The New York Rangers managed to get themselves out of another tight cap problem by offloading their two longest-tenured players, defenseman Marc Staal and legendary goaltender Henrik Lundqvist. These two moves were the true signal of the ending of an era in New York. Staal was sent to the Detroit Red Wings along with a second-round pick for future considerations and “King Henrik” was unceremoniously bought out. Both players were heading into the last year of their contracts. It was another set of tough moves the Rangers had to make because of the salary cap situation they put themselves in. The team cannot afford to keep playing cap gymnastics every offseason — they need to get smarter with spending their cap.
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During Glen Sather’s tenure as general manager, the Rangers had a tendency to give out big contracts to the top veteran on the market, like how they gave 31-year-old Brad Richards a nine-year, $60 million deal and inked Chris Drury and Scott Gomez the same summer. There has been a list of contracts that end up looking bad that the Rangers have dug themselves into. They have to start to learn from that mistake — it will often lead to low-balling players, but it also allows them to fit everyone into the cap easier and retain players. Many of these Cup contenders have had their core around for several seasons.
Why is it a Problem Now?
The Rangers have gotten quite trigger happy with buyouts in recent years. They have only used six buyouts in team history, but they have all come in the past eight seasons and they have used three of them in the past four seasons. They save money in the short term but will account for losses while they are paying the player after the original contract was set to expire. Then they also were forced into making trades with the sole purpose of dumping cap. They dumped Vladislav Namestnikov’s salary to the Ottawa Senators for a small return, then the Staal trade for essentially nothing. This has all been done to try and make up for giving out too many high-salary contracts.
The Rangers were projected to go into the offseason with just about $13 million in free space with the fact the salary cap was set to stay flat due to the COVID-19 shutdown back in March. They currently have $23,091,867 in free cap space. They now have 13 players under contract at the NHL level, with eight pending free agents. Ryan Strome and Tony DeAngelo can easily command upwards of $5 million each, which would leave the Rangers with just about $3 million to re-sign six more roster spots, and that would not have been enough.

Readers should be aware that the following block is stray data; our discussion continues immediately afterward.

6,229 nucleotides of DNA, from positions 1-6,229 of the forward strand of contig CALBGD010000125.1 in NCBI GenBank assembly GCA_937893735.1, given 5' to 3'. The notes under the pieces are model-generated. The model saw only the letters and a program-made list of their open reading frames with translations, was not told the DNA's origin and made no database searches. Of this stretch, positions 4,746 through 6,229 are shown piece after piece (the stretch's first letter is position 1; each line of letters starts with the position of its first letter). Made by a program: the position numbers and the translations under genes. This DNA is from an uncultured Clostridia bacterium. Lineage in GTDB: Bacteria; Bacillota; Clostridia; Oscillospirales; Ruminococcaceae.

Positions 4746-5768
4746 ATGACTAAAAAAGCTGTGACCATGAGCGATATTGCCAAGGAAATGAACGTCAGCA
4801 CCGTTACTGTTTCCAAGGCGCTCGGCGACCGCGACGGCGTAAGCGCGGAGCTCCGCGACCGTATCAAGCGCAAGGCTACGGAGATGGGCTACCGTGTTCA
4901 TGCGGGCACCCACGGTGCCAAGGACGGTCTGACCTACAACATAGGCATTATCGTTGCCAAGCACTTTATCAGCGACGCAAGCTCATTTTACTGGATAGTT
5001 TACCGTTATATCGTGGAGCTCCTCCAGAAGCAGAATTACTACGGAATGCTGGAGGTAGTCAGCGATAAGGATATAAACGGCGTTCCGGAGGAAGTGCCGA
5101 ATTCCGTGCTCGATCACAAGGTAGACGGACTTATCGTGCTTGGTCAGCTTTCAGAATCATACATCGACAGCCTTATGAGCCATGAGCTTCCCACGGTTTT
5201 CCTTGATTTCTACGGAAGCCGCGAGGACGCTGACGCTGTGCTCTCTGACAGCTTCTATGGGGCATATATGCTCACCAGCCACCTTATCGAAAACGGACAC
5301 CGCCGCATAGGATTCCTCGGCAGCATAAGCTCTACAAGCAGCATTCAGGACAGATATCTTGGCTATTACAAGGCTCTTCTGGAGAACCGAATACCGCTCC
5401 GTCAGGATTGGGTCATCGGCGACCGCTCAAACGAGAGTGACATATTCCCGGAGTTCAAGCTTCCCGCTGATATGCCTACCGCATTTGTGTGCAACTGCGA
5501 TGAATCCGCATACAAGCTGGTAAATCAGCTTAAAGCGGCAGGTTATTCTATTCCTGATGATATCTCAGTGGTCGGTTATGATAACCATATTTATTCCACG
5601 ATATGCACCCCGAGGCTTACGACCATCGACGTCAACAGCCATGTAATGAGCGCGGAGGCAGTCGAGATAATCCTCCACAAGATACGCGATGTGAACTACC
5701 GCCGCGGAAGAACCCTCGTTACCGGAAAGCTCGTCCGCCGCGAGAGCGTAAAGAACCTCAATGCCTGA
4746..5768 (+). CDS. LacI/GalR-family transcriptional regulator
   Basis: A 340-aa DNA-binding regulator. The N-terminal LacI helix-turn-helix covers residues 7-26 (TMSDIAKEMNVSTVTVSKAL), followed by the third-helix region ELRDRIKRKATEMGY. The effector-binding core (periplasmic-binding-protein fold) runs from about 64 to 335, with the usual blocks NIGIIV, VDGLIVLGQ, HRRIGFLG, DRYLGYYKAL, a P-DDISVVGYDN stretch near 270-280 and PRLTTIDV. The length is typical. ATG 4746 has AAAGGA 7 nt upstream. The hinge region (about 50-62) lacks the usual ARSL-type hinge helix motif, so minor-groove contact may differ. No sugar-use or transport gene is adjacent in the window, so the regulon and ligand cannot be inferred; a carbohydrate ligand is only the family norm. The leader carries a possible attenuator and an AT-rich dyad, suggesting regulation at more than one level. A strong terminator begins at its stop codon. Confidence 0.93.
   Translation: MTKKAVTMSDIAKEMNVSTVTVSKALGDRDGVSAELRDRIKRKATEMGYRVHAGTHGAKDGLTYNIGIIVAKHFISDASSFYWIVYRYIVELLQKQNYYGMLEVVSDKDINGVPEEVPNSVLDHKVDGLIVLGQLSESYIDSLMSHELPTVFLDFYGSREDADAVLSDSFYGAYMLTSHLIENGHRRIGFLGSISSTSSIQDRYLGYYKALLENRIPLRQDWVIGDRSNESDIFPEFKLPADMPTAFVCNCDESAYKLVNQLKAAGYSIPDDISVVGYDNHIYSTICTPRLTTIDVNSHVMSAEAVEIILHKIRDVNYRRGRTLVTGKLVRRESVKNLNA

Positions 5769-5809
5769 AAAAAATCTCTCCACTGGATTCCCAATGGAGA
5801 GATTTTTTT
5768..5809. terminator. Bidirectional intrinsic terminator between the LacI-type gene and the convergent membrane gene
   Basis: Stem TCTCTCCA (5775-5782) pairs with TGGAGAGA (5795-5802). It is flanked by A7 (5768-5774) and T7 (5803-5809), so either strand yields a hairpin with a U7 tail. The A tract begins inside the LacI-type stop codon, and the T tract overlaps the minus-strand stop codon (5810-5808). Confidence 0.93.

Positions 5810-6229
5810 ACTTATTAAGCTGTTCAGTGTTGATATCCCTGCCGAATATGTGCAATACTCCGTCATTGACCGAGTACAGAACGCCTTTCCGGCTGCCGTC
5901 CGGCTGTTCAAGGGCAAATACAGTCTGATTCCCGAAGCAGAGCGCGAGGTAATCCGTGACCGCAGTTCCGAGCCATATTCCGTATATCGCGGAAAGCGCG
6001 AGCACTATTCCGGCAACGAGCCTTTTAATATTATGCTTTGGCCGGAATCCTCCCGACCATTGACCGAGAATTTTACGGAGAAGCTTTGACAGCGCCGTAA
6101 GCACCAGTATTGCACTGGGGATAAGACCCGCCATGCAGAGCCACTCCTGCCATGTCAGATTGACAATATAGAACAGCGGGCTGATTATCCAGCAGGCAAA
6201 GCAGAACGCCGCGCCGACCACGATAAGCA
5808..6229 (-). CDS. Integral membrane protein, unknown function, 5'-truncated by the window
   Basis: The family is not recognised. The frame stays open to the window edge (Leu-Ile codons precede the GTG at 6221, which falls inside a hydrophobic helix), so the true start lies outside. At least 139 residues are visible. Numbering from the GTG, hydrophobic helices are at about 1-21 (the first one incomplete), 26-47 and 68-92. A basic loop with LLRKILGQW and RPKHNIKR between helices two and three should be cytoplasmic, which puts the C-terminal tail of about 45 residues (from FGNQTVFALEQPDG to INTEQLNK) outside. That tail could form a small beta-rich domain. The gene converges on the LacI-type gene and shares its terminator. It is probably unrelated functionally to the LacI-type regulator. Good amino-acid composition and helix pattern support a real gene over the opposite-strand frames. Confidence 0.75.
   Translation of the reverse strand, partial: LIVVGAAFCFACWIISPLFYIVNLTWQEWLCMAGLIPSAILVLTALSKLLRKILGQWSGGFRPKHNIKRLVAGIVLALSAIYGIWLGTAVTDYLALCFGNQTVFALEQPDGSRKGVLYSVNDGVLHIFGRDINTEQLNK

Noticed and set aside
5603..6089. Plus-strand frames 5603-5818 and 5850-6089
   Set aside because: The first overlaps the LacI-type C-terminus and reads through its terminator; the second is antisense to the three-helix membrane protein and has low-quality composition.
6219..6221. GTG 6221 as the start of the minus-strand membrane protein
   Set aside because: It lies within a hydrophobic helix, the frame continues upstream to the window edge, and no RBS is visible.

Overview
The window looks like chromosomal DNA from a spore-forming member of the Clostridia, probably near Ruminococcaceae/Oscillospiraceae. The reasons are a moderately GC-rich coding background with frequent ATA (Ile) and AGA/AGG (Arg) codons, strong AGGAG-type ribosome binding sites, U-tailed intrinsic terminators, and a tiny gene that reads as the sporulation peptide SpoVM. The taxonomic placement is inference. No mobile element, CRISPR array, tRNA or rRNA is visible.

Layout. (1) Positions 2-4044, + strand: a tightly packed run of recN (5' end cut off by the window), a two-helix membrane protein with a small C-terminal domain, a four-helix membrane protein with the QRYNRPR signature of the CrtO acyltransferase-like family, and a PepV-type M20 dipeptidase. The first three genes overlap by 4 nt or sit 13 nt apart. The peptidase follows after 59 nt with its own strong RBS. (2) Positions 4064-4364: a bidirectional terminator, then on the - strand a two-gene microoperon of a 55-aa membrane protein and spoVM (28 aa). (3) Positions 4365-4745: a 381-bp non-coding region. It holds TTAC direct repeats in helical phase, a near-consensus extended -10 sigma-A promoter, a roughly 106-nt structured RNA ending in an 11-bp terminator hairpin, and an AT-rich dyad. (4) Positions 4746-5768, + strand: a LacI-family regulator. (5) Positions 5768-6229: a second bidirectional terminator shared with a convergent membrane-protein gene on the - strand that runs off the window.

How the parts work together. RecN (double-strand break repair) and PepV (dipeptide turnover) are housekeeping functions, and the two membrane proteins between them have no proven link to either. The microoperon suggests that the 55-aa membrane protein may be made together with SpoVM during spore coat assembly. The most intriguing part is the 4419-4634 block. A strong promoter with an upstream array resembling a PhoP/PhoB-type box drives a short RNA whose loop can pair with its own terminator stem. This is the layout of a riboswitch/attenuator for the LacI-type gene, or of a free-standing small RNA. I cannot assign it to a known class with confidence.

Speaking of $13 million, that is also the amount the Rangers will be paying to players who will not even be on their roster this season. That is all in buy out money as well. The team paying the second most in buy out money is the Anaheim Ducks who will pay Corey Perry $6.6 million. The only other team paying over $10 million in dead cap is the Chicago Blackhawks, who have most of their dead cap on long-term injured reserve.
All of that money could have been used to make some nice improvements in areas of need. For example, they could have signed stopgaps at the blue line to hold down the fort until the prospects are ready or have more security in re-signing key players. Last season, the Rangers had to qualify Tony DeAngelo, a guy who should have been making at least a couple million due to their minuscule cap.
It Will Become an Issue Again in the Future
In the coming seasons they will also have some more key players in need of a contract. After this season, Filip Chytil, Julien Gauthier, Brett Howden, Ryan Lindgren and Igor Shesterkin all come off their ELC’s and will need raises, especially Shesterkin. Pavel Buchneivich’s deal will also expire. Then the season after that, the Rangers need to prepare to give Mika Zibanejad a big raise from his current $5.35 million bargain. His deal can easily find itself in the double digits.
If the Rangers keep dishing out these bad contracts they will have to continue buying out contracts or dumping them to another team for scraps. A perfect example of why a team cannot invest too much money into just a few players is the Toronto Maple Leafs. They have $30 million going to only three players. When a team only pays their star players, they cannot afford to pay other good players. They have to resort to cheap players, entry level contracts and depth guys who make pennies compared to the stars. The team’s depth suffers as a result and the bottom lines become a revolving door of players.
The silver lining for the Rangers is that this season is the big hit in dead cap space, in 2021-22 they will only be paying $4 million in buyout money. Still that would be the fifth highest contract on the team at the moment. The buyout of Lundqvist seemed to signal the dawn of a new era in New York and hopefully for them, it also signals smarter cap spending.
Currently a writer for the New York Rangers, University of New Hampshire alumn